I wanted to do some shading in a table according to its values. For example, if you see the table below:

  a  b   c   d 
a 90 10  0   0
b 0  80  10  10
c 0  0   95  5
d 0  10  5   85

I want to shade automatically each numeric cell with a mixture of black and white according to its value. That is, (a,a) = 90 should be something like black!90, and (c,d) = 5 should be black!5. Also, if you can parametrized the shading operation so one can define the color and if we use the value or the complement that would be great.

I was thinking in something like Drawing different tikz shapes parameterized by data from a file, but I cannot see how can one achieve that in a table.

Can you give me some advice on how to achieve such automatic styling?

5 Answers 5


You could use pgfplotstable and the xcolor package with the [table] option, which gives you the \cellcolor command.

Here's a new style for \pgfplotstabletypeset that colors the cell a different shade of gray according to the cell value, and prints the value in white if the background is more than 50% black.

The command

\pgfplotstabletypeset[color cells]{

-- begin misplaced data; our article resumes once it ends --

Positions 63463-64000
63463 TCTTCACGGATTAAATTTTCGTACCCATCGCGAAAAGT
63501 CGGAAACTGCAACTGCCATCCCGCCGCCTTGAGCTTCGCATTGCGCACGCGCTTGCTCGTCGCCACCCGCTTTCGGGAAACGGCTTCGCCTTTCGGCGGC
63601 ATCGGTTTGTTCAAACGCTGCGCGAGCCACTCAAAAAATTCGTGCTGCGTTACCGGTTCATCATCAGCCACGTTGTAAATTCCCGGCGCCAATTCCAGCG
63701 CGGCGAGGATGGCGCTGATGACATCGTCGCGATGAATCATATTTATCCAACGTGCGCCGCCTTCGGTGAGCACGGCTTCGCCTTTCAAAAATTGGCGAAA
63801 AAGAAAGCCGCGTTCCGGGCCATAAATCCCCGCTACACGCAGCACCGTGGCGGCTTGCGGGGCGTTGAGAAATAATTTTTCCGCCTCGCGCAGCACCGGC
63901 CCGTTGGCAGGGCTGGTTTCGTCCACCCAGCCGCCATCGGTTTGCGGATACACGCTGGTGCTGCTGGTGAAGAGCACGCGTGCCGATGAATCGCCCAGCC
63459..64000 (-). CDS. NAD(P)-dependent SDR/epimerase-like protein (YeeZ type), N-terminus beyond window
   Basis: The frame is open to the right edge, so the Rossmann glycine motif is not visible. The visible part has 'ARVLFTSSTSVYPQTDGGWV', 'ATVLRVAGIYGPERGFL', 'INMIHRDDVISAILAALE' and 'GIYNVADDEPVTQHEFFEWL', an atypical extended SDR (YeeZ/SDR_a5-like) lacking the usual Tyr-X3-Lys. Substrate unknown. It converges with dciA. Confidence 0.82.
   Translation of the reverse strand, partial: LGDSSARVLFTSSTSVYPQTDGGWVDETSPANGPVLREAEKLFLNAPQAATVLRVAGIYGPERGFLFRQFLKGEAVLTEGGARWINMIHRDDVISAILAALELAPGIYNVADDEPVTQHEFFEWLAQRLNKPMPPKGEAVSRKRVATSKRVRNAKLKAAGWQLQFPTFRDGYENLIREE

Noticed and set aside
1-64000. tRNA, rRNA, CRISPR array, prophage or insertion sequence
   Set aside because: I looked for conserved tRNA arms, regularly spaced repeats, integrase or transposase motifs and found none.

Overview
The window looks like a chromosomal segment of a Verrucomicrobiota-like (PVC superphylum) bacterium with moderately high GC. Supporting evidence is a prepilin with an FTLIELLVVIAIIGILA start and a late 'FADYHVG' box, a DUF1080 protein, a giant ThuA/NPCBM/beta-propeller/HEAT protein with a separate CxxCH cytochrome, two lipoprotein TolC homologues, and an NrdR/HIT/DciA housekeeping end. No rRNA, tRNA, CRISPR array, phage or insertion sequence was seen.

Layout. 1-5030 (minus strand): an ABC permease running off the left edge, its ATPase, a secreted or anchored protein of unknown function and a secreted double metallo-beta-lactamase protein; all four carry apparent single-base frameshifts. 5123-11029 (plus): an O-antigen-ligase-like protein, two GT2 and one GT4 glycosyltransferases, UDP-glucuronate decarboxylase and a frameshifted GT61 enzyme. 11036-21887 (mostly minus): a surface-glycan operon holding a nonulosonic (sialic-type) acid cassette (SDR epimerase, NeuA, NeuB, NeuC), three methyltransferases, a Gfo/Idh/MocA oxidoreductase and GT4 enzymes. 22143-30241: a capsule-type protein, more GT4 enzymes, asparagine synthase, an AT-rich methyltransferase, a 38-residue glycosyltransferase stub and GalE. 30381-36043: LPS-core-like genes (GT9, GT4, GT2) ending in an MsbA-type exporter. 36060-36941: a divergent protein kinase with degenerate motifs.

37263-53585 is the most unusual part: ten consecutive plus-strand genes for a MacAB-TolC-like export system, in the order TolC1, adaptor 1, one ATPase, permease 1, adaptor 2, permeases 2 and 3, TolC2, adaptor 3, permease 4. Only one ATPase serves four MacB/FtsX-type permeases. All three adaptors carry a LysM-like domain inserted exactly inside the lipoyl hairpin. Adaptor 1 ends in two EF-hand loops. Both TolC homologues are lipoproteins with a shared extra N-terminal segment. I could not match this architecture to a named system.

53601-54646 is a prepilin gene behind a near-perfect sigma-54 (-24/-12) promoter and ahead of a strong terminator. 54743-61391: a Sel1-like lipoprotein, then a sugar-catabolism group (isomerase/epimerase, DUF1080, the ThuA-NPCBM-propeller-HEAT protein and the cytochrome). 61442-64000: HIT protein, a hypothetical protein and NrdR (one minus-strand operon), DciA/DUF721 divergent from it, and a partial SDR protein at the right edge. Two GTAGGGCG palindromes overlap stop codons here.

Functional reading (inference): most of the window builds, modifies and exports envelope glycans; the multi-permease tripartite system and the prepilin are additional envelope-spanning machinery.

x,a,b,c,d      % The first column needs a name

will then give you (shown here with a caption)


    color cells/.style={
        col sep=comma,
        string type,
        postproc cell content/.code={%
                \pgfkeysalso{@cell content=\rule{0cm}{2.4ex}\cellcolor{black!##1}\pgfmathtruncatemacro\number{##1}\ifnum\number>50\color{white}\fi##1}%
            column name={},
            postproc cell content/.code={}

\begin{table}\caption{Correlation or something}
\pgfplotstabletypeset[color cells]{
  • Thanks it works really nice. That was what I was expecting. However, when I put the \pgfplotstabletypeset inside a table environment (\begin{table} ... \end{table}) I get a Not in outer par mode error. So, is there any option to put that table in an environment? so I can add a caption to it, and style as other tables in my document?
    – adn
    Commented Jan 27, 2012 at 6:25
  • That error occurs only if you're using the standalone class. In "normal" classes, you should be able to use the table environment. I've edited my example.